THE Winchester artistic community is in mourning following the unexpected death of musician Simon King in London at the age of 52.

Hailing originally from Sparsholt, where he was fostered by the Salter family, Simon’s family roots were in Barbados. He was the son of well-known Winchester figure George King, who is still living in the city, aged 72.

Simon’s first Winchester band was 11th Commandment, a punk band made up of teenagers from Westgate and Henry Beaufort Schools. He then went on to lead the long-lasting and quirky Prince Boo Hoo And His Little Smuts, alongside other Winchester stalwarts such as Rod Chamberlain, Teej Osbourne, Lucy and Kate Gould (who went on to professional careers in classical music) and even Ron Purse on maracas.

Simon’s multi-instrumental talents made him an important part of Eye To Eye Theatre, in which Alison Goldfrapp was also involved. He was admired for his extraordinary musical abilities and improvisational skills. During the mid-eighties, Simon was an important figure at The Tower Arts Centre, being part of a Youth Opportunities Programme doing theatre there. He wrote the music for the Hampshire Youth Theatre’s The Tree That Held Up The Sky, which ran for a week in a marquee at River Park.

Simon was also very active in the Hat Fair and Zippo’s Circus, constantly contributing to Winchester’s cultural life.

Simon eventually moved to London, where he continued his musical activities in various bands such as The Windsors, many of which were experimental in their output, and in the late 90s to early 2000s with Homelife.

Tributes to Simon have been pouring in, all of them noting his huge personality, his charm and humour and his immense likeability. Richard Williams, with whom Simon played in various bands including On The Bus, said Simon was “a brilliant composer, multi-instrumentalist and all round good guy, and a big inspiration for me and a lot of other people”.

Richard Turner, with whom Simon performed in an Irish folk group, added: “He was a natural, instinctive, and intuitive musician, picking up various instruments and making it look as easy as breathing.”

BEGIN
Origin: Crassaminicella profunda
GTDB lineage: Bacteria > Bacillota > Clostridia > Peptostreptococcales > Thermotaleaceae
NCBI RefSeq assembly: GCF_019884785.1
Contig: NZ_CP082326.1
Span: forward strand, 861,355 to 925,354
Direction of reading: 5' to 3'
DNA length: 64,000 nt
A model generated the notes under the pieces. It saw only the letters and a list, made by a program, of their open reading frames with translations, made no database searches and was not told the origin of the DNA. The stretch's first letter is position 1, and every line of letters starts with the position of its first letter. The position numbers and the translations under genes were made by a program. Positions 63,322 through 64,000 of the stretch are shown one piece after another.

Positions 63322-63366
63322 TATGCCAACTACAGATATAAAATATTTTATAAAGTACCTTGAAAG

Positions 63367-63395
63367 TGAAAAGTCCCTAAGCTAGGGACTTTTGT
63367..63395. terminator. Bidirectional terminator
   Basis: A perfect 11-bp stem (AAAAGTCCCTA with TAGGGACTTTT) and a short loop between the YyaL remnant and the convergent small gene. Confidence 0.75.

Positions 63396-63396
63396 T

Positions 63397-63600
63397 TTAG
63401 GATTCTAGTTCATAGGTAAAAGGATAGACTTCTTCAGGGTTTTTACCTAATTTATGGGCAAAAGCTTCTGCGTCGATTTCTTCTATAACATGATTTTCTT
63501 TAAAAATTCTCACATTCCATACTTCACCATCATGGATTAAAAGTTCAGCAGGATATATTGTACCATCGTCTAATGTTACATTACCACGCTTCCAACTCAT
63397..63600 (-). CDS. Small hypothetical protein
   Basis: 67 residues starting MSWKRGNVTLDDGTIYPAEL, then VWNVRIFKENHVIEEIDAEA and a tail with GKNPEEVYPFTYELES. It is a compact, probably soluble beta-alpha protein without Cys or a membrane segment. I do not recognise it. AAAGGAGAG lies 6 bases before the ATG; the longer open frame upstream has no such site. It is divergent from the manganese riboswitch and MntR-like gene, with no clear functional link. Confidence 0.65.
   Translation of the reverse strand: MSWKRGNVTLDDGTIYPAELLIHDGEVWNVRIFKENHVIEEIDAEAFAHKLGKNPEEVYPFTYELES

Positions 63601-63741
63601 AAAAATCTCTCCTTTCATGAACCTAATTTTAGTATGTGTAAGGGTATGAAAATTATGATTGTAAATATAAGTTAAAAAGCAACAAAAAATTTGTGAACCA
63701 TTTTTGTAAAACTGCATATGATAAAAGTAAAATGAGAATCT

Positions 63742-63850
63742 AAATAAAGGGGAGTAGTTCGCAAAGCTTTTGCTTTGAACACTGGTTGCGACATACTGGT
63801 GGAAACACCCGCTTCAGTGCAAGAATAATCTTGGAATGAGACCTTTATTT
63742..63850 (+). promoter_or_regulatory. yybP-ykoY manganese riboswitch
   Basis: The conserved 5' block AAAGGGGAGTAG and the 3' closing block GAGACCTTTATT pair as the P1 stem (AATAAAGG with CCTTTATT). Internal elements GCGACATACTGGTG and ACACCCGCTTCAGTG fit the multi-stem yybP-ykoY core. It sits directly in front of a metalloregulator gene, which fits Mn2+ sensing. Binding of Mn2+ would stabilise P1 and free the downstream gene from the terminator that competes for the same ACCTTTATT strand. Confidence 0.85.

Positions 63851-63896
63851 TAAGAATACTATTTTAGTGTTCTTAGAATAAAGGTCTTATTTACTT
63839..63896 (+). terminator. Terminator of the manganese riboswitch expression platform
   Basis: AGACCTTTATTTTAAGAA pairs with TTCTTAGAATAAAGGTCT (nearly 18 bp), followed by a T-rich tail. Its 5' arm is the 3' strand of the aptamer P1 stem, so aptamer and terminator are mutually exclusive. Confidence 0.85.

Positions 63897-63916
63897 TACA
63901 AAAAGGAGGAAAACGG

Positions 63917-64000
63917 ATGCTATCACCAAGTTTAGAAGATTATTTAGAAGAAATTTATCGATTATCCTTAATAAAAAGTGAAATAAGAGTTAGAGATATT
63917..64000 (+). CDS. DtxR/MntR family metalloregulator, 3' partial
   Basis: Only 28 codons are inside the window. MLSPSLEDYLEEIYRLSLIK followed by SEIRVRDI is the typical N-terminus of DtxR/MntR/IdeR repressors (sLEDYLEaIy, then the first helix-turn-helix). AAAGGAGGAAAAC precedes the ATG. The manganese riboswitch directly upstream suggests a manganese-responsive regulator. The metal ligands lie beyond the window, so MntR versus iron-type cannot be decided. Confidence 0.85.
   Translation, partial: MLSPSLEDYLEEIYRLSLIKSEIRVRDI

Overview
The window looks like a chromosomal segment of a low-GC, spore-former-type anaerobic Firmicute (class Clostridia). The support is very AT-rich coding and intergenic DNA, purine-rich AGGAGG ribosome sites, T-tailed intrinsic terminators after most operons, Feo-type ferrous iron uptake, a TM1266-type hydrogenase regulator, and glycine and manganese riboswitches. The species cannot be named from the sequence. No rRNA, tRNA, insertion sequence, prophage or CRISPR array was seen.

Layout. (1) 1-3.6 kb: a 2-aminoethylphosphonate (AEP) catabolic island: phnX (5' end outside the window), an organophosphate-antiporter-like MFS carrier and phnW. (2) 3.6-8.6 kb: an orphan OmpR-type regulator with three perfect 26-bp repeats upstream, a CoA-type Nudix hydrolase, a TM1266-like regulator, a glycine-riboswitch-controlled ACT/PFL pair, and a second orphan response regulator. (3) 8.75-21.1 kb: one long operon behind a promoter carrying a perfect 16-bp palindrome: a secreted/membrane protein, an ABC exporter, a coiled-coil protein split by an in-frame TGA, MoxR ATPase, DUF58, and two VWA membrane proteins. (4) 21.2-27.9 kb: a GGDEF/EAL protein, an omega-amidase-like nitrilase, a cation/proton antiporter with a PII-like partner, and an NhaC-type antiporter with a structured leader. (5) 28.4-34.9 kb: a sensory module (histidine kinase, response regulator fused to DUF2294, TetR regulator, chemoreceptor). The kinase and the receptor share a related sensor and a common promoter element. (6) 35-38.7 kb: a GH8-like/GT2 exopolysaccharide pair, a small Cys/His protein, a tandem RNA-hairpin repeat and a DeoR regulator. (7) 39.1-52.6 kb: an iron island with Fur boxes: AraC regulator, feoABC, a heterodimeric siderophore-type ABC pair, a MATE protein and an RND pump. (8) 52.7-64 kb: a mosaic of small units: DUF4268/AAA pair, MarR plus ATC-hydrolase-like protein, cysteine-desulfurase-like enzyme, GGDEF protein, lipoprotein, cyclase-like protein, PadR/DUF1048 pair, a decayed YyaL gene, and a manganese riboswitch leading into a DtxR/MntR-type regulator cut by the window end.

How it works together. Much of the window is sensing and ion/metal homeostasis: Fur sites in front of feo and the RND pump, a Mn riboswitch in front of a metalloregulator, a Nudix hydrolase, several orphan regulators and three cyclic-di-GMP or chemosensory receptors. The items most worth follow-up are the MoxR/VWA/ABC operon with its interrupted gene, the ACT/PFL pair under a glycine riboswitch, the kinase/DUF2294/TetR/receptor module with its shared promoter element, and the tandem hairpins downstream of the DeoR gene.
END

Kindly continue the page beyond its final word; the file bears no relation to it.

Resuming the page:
Kevin Rayner, of the recently re-formed band The Ba, said: “These are sad times for Winchester and far beyond. Simon was known and loved in places you never even knew he had been to”. Kevin would visit Simon at the home in Ham Green, Sparsholt, where his foster family still lives. “I remember you could barely get into his room, as it was so full of instruments and albums, mainly bought from charity shops.”

Michael Jennings, affectionately known as Gumby back then, has a great tale of when Simon worked with his duo Bob and Bob Jobbins added: “During one performance in a run-down district of Amsterdam, Simon took the lead and started juggling with a banana. I watched, along with the children, open-mouthed, as he proceeded to eat bits of the banana whilst still juggling what was left, until only the skin remained!”

On a personal level, I will always remember the first time I met him, supervising an 11th Commandment rehearsal in the music room at Henry Beaufort School. I instantly warmed to this larger-than-life character who always had a warm, friendly smile and a naturally communicative manner. Just last year, while walking in Southwark, a van drew up alongside me and Simon leaned out. “Awright Ollie?’ he said, as if he saw me every day - even though I hadn’t seen him for at least ten years.

That’s the sort of guy Simon was a true Winchester character who is very sadly missed by colleagues, friends and family.

The wake will be from 5pm onwards at Winchester Rugby Club on October 24 with live music, followed by the Railway Inn for more live acts and music.

Contributed: Oliver Gray